Sally Gross has always had a love affair with early American history. She loves the time period, the furniture, the style and the stories. “So many wonderful things were happening in our country at that time,” she says. “We are a nation of immigrants.”
Sally is proud of the story of her own grandmother, who as a young mother brought her four small children, including Sally’s mother, from Norway on a ship to America. Sally said her grandmother tied a rope to each child to keep track of them during the journey. The family eventually made their way out west and settled on a homestead in South Dakota.
When Sally became an adult she found herself decorating her home in that Early American style. She and her husband John moved around a lot because of his career as an Aeronautics Engineer for NASA.
Sally was always able to incorporate the early American style that she loved using the pieces she had collected: spare furnishings, primitive accents, and plain, classic furniture. Rustic tables, trunks, and Windsor or ladderback chairs and simple accessories: a handful of wildflowers in a crockery pitcher, a pierced-tin lantern or two, a linen runner, a basket filled with balls of yarn and lots of primitive dolls. She painted the homes in natural colors using the classic colonial palette: mustard and golden yellows, deep wine reds, grayish blues, warm and somber linen whites with undertones of brown or black.
The Gross family eventually settled in a circa-1740 old stone farmhouse in Chester County, Pennsylvania –Sally’s dream home. But after 30 years, Sally and John began to contemplate downsizing – and they wanted to do that without sacrificing her unique style. Sally explains what she did next: “I made a list of what I had to have. I knew I still would want to entertain my family, play my piano, have a formal and informal place to spend time, use my antiques, cook and re-create the atmosphere of my old home in my new home.”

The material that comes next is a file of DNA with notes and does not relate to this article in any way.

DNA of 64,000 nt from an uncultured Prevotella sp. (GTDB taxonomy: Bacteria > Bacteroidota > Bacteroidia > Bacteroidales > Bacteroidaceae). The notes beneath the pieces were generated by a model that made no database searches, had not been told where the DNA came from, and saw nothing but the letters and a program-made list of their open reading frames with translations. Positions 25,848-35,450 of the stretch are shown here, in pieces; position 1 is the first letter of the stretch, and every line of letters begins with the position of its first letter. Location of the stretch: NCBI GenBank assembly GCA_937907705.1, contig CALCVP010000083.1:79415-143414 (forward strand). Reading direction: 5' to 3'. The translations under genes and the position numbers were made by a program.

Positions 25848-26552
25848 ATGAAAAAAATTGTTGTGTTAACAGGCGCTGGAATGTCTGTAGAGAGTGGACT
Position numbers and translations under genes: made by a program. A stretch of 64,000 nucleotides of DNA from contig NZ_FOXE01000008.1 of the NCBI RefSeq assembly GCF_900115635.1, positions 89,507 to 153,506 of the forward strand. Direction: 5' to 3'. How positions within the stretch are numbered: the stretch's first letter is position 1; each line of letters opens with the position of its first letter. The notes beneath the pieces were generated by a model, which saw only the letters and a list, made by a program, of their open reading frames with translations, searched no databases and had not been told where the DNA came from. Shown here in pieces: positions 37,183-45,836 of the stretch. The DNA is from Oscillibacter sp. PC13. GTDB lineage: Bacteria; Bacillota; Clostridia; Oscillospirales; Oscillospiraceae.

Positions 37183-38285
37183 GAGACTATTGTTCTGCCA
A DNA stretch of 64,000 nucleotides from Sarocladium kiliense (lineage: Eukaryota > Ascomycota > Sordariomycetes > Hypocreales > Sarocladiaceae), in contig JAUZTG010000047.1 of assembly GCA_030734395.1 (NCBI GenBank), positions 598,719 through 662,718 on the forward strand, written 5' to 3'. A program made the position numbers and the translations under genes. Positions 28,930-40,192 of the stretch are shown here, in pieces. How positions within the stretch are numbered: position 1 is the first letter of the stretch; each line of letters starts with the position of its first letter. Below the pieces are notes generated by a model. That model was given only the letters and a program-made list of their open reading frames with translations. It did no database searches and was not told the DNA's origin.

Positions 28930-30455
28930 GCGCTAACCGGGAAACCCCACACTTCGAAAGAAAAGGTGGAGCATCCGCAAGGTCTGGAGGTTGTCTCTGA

Sally and John also wanted to move to a place that offered world-class amenities, stability, security and the freedom to concentrate on the things that bring them joy. After an extensive search, they eventually settled on an apartment in Spring Run at Willow Valley Communities. In addition to their lovely apartment and all the amenities Willow Valley has to offer, the have the added peace of mind of Lifecare. Lifecare includes short- and long-term care at no additional cost, should it ever be needed. This element was very important to the Grosses in their search.
Sally went to work as soon as she moved in and was thrilled that she was supported by Willow Valley Communities to make her apartment her own with her paint choices and décor. “I was able to make it what I wanted it to be.”
More from our “Making it Your Own” series: Sandy and Bruce Sahler’s Shaker style apartment.